The burden on the British taxpayer has hit levels not seen in 70 years, yet the Treasury secretary is considering tax hikes to make up for the massive budget shortfalls incurred during the Chinese coronavirus crisis and the ensuing lockdowns.
Chancellor of the Exchequer Rishi Sunak is reportedly mulling tax hikes in response to soaring government debt, which have already reached 100 per cent of GDP. The new debt, largely incurred through furlough payments to workers forced to stay at home, could rise above £400 billion this year.
The Chancellor is said to be considering increasing the capital gains tax from 20 per cent to up to 45 per cent, an increase on fuel duties, and raising corporation tax from 19 to 24 per cent — a raid on individuals and businesses to pay for the government’s coronavirus lockdown spending spree.
If Sunak were to introduce the tax hikes, the notionally Conservative government under Prime Minister Boris Johnson would usher in a level of taxation unseen in the UK since the post World War II era under Clement Atlee’s Labour government, according to the Taxpayers’ Alliance, The Telegraph reported.
The chief executive of the low-tax campaign group, John O’Connell, warned that a capital gains tax would adversely affect the prospects of an economic recovery.
“Capital gains tax is a double tax that harms investment, which is precisely what we should avoid if we want to kick-start growth and help create jobs,” he said.
Adding: “The sustained tax burden is now the highest it’s been since the country was recovering from the Second World War 70 years ago, and any tax rises in the next Budget will put that figure even higher.
“In these difficult times, the Chancellor should give hard-pressed families and businesses a respite from taxes, offer a rescue to struggling sectors and try to revive the economy.”
While the 2019 Conservative Party manifesto pledged not to increase VAT, inheritance, and National Insurance taxes, there was no pledge to keep corporation or capital gains taxes down.
Soaring Taxes on Their Way to Pay for Britain's Mammoth Corona Debt https://t.co/kepYbCbvwg
— Breitbart London (@BreitbartLondon) January 23, 2021
Aside from increasing taxes, the Mr Sunak is also reportedly looking to cut spending in the government’s March budget, as opposed to the infrastructure spending push favoured by Prime Minister Boris Johnson.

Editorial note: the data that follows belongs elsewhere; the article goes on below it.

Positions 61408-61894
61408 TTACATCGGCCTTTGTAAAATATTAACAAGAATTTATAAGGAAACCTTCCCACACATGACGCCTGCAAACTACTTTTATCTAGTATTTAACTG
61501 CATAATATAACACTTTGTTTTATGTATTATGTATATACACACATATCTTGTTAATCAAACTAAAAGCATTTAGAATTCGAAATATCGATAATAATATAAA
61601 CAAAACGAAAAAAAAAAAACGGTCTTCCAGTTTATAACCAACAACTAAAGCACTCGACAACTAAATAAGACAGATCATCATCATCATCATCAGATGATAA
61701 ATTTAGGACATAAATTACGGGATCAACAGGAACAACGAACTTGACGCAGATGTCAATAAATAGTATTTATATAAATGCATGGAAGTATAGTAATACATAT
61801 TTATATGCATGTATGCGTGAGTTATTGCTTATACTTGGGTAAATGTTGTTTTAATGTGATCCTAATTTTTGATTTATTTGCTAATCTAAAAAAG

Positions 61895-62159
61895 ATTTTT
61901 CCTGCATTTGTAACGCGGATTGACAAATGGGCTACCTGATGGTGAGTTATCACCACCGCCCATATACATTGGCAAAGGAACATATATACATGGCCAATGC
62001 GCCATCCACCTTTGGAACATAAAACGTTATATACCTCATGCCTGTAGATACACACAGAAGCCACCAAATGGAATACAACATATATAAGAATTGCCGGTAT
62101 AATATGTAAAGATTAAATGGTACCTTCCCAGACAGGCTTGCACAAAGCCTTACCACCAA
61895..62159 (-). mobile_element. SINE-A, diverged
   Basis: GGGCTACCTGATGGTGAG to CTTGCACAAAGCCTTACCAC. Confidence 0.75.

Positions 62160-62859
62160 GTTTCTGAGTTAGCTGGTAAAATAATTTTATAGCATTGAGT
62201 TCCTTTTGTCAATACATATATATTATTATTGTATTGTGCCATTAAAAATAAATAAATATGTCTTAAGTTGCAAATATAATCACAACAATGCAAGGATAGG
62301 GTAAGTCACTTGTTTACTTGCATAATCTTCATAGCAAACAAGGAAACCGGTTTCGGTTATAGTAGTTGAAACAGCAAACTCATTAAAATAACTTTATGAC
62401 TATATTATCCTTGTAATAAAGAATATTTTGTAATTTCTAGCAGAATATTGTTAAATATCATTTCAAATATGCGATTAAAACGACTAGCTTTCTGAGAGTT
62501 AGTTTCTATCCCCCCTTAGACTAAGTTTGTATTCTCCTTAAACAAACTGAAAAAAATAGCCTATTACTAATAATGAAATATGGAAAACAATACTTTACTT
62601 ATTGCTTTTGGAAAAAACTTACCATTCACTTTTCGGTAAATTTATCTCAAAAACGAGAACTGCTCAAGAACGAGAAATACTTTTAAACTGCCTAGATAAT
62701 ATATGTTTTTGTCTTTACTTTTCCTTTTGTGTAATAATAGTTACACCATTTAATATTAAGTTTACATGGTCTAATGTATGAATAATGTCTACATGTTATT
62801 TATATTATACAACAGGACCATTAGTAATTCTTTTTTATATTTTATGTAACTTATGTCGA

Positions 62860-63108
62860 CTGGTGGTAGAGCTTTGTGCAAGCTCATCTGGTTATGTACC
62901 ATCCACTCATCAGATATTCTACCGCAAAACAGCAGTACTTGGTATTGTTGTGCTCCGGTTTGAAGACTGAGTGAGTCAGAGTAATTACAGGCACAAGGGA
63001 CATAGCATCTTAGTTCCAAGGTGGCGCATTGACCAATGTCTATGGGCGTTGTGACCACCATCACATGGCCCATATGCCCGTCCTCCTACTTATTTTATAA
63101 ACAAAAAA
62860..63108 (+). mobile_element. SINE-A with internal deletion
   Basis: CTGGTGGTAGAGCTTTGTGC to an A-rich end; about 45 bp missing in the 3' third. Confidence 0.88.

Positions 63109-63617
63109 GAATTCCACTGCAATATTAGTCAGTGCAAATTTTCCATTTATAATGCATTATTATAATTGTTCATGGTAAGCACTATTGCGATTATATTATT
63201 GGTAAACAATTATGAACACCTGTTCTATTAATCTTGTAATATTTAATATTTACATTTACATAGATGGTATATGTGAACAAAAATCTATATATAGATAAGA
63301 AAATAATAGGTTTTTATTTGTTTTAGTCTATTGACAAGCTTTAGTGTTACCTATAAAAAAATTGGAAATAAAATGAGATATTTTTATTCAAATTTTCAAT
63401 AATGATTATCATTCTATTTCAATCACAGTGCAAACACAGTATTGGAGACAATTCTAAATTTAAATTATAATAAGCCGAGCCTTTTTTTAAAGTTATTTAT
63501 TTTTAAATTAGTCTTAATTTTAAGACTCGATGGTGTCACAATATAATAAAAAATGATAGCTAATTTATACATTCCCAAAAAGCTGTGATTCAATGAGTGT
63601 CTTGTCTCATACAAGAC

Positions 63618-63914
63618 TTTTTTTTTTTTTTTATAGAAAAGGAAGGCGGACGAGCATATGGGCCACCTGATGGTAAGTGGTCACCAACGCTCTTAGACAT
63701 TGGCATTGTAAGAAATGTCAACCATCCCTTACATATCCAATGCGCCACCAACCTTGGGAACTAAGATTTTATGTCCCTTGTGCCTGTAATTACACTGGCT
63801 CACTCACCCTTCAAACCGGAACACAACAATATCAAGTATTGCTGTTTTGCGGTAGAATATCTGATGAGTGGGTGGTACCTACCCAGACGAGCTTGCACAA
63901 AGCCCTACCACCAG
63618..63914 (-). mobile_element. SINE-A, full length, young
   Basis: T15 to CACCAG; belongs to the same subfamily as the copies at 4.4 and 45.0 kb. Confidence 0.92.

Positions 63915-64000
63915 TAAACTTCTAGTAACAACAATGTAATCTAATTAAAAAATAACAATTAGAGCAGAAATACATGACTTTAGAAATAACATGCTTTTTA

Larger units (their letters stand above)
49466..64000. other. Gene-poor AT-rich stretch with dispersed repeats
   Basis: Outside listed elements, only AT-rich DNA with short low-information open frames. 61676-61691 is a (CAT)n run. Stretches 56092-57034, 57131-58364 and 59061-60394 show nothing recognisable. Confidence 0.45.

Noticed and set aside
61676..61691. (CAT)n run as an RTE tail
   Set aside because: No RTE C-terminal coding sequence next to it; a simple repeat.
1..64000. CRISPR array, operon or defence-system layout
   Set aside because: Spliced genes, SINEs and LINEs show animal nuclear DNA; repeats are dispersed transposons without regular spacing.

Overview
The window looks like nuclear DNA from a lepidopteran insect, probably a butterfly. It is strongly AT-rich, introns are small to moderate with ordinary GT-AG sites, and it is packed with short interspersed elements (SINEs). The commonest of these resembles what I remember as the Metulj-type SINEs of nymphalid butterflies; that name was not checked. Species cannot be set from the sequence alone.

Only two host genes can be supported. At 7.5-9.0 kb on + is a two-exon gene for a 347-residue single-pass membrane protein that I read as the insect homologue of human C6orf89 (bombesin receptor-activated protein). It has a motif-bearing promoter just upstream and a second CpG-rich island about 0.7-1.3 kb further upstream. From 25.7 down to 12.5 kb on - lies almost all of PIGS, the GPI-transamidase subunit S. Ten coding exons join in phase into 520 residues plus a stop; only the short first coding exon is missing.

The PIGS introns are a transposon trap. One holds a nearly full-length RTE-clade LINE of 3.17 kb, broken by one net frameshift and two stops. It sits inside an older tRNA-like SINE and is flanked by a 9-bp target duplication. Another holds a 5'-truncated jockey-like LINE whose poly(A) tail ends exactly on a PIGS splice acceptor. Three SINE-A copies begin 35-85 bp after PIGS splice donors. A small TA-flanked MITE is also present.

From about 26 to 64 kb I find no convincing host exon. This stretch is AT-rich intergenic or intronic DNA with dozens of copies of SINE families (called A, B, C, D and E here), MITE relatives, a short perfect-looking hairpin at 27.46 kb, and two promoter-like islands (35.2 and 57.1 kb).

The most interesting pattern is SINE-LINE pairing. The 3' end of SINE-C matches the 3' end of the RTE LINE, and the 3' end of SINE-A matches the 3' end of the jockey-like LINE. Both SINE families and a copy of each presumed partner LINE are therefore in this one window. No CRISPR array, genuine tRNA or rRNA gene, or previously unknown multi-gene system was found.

From April to December of last year, government borrowing rose by some £271 billion, with £34 billion borrowed in December, alone, the third most for any month in British history and the most expensive since the start of the pandemic.
Despite the rising debt, borrowing money will remain cheap for the generally robust UK economy, however, reflecting the view of global investors that the UK government is a low-risk debt to lenders. The S&P credit rating agency forecast that the UK will pay less on its debt than it is currently, despite the rising costs of the economic shutdown.
A sovereign debt specialist for the agency, Frank Gill, said: “Our calculation is that the average rate that the UK is paying on its debt today is around 1.8 per cent. That compares to a little over 3 per cent in 2014, so the cost of funding really is very low and we expect it to remain well below the UK’s growth performance over the next few years.”
“The likelihood is that they’ll probably pay even less on their debt in three years’ time than they do today,” he added.
Last week, the Office for National Statistics (ONS) reported that unemployment in the UK hit five per cent for the first time in over four years, with more than 200,000 people losing their jobs in the three months up to November.
In total, some 828,000 fewer people were employed per company payrolls as of December compared to February 2020, the month before lockdown measures were introduced.
Coronavirus: Wages of over Half of UK Adults Now Paid by the British State https://t.co/4fAyMfZShN
— Breitbart London (@BreitbartLondon) May 5, 2020
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